Reliable, resilient communication is critical during emergency and day-to-day operations
Posted on October 28, 2019
One of our most critical items during emergency operations and for day-to-day is to have reliable, very resilient communication capability. So we can communicate amongst ourselves and with other fire agencies. And just as importantly, so we can communicate with the public.
As the Wildland Fire Policy and Technology Advisor for the Western Fire Chiefs Association, I’ve been helping to deal with the wildland fire problem in the Western United States. Part of my job is to work with the states and territories in the West to come up with a better policy. At the same time, we're working on innovative technologies that we can use to assist us in all phases of emergency response and recovery.
That’s where FirstNet comes in.
FirstNet is bringing more reliable capability, targeted for first responders. And that's what really needs to happen in today's day and age – so we’re not competing with commercial traffic out there.
We have a system that we asked for – built just for us. We have priority, we set who needs to have it, and the system's only getting better and better.
One of the things that drove me towards FirstNet when I was California State Fire and Rescue chief for the Governor's Office Emergency Services Fire and Rescue was the new technology. As we started to move forward, we put our entire fleet on Fleet Complete for FirstNet.
Fleet Complete allowed us to track our fleet and see where our people were at any given time – both for safety and so we could direct or redirect our apparatus as needed. We could also see how many miles we’d driven on the vehicles and when the apparatus was pumping and how many hours it had pumped. We could geo-fence the apparatus to a given area. And when it left, we would get an electronic notification.
It’s been great. And it’s going to have even greater capabilities with the continued FirstNet buildout up and down the state, as well as the country.
Those are the types of things we're looking at. While this originally started as a situational awareness tool for our fleet, it's going to save us even more money on the maintenance.
Caring for first responders
We want to take very good care of our first responders, so they're able to complete their mission and provide for the public out there each and every day.
In November, when the Camp Fire started here just below Paradise, we knew it wasn’t going to be a good day. It turned out to be, for California, one of the worst days on record. Within a couple hours, we had two fires start in Southern California, that would become disastrous fires, at least in LA County's history.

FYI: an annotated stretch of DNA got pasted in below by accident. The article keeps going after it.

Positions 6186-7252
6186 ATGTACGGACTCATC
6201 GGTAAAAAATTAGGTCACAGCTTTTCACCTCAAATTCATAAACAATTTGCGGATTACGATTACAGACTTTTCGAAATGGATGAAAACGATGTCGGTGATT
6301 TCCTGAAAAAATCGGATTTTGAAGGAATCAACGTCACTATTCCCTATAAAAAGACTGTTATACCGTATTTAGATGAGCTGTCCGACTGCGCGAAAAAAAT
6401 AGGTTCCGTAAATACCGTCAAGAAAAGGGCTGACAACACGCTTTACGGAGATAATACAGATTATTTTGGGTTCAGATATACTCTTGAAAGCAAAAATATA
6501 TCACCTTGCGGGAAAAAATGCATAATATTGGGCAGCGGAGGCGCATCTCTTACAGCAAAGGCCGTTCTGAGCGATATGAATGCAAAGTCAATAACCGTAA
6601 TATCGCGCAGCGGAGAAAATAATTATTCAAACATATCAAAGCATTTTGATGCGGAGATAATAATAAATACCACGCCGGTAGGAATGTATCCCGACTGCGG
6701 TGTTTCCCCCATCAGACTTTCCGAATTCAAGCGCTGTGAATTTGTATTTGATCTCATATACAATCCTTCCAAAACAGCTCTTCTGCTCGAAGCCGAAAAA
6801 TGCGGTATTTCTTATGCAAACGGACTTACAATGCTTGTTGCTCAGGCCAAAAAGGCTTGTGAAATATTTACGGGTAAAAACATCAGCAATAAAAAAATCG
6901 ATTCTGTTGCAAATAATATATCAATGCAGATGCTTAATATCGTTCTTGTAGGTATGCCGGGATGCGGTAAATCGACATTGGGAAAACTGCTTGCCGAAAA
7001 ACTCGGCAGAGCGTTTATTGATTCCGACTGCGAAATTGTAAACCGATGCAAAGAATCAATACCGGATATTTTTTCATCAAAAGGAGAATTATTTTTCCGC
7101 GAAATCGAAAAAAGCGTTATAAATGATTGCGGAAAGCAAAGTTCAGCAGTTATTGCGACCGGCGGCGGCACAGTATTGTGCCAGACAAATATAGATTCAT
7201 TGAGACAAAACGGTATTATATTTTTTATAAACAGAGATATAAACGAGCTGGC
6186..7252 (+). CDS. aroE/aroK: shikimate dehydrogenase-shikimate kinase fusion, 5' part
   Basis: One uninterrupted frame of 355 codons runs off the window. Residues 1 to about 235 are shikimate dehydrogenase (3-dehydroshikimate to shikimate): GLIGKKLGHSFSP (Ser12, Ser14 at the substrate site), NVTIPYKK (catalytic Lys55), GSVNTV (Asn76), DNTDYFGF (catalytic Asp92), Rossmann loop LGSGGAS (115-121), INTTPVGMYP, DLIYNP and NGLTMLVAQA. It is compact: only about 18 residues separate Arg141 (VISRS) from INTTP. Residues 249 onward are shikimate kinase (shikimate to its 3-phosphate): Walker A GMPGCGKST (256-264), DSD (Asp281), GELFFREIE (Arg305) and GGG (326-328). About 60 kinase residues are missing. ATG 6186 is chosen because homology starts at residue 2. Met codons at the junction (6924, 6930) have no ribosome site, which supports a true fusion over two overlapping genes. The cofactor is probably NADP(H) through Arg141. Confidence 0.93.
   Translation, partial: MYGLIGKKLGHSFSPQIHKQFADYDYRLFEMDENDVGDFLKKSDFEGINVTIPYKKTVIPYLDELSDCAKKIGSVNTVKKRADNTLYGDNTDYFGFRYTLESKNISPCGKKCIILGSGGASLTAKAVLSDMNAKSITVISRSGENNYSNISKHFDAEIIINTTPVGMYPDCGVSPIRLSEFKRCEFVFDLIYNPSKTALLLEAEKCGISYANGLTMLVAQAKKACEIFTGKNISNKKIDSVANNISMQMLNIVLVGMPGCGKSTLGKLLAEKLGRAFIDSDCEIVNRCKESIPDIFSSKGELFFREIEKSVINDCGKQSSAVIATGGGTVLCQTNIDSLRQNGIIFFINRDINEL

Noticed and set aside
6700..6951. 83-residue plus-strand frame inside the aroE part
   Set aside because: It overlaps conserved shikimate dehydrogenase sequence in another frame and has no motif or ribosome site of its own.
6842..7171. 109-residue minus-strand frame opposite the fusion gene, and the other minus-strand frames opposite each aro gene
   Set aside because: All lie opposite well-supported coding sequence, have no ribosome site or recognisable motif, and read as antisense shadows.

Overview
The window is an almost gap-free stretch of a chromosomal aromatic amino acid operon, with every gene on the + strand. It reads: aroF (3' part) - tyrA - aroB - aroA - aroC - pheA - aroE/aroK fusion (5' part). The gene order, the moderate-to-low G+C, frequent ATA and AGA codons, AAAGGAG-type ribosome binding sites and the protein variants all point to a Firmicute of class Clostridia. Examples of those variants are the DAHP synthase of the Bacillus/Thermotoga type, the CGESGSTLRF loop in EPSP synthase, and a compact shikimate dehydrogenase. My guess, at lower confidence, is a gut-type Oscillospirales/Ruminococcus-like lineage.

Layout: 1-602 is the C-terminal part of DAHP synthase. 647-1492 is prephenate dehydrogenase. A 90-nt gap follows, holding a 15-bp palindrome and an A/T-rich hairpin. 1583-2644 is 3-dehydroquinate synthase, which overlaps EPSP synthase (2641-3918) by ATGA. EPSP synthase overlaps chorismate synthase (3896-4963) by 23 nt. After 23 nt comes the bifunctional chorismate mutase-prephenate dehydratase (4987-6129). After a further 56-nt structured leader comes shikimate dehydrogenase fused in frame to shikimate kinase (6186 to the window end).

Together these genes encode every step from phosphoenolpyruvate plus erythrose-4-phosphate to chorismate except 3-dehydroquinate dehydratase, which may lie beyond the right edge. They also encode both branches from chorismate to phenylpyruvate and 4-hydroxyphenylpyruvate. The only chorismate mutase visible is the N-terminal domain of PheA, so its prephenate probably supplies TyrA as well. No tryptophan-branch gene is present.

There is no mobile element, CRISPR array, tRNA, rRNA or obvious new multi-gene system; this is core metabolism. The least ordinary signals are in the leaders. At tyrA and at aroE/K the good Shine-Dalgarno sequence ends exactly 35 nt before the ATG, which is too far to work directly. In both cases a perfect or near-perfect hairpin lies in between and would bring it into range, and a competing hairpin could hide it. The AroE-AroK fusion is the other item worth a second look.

The destruction was unbelievable. While we don't have everybody on FirstNet here in California yet, we do have a lot of folks on board. We were able to reach out as a FirstNet subscriber, and request FirstNet deployables to assist us at the Camp Fire in Paradise, and at the Woolsey Fire down in Southern California.
Having FirstNet helped not only the boots on the ground, but the incident command team and the staff manage the incident. We were able to push data back and forth. We could supply information to the public and to the coordination points within the state, as well as to the state legislature, and all the way to D.C.
By having multiple deployables and capability – and intermixing it with other support– we had more robust capability to assist us in performing our mission.
What I tell most folks is that if you're not on FirstNet now, it's probably because they haven’t built it out in your area. Or maybe you don’t know about it. Become more aware of what it can and will do for you. Because you're either supplying resources and mutual aid to somebody. Or you're the one receiving mutual aid.
And we have to have one way to communicate, one way to be able to share information back and forth. That's FirstNet. That’s what we asked for and that's what we got from Congress. Now it's up to us to complete and work with them to build it out.
If I had to describe FirstNet in one word, it'd be "Wow." It's amazing technology.
We've always fought for access with the public. During emergencies – especially the larger ones – everybody's got a cell phone and everybody gets on board. It becomes like the freeways where you can't move. Now, we've got a network that allows us to communicate back and forth.
And we won't have log-jams, the way we do with other providers. So let's get on board, let's save lives, let's make our situational awareness better.
Kim Zagaris is the Wildland Fire Policy and Technology Advisor for the Western Fire Chiefs Association. He recently retired as California State Fire and Rescue chief for the Governor's Office Emergency Services Fire and Rescue, where he coordinated the state's emergency response to major and other catastrophic events. Zagaris also chairs the International Association of Fire Chiefs Emergency Management Committee, which serves as the mutual aid and emergency management committee. And he sits on the Urban Search and Rescue Committee that works with the Urban Search and Rescue groups.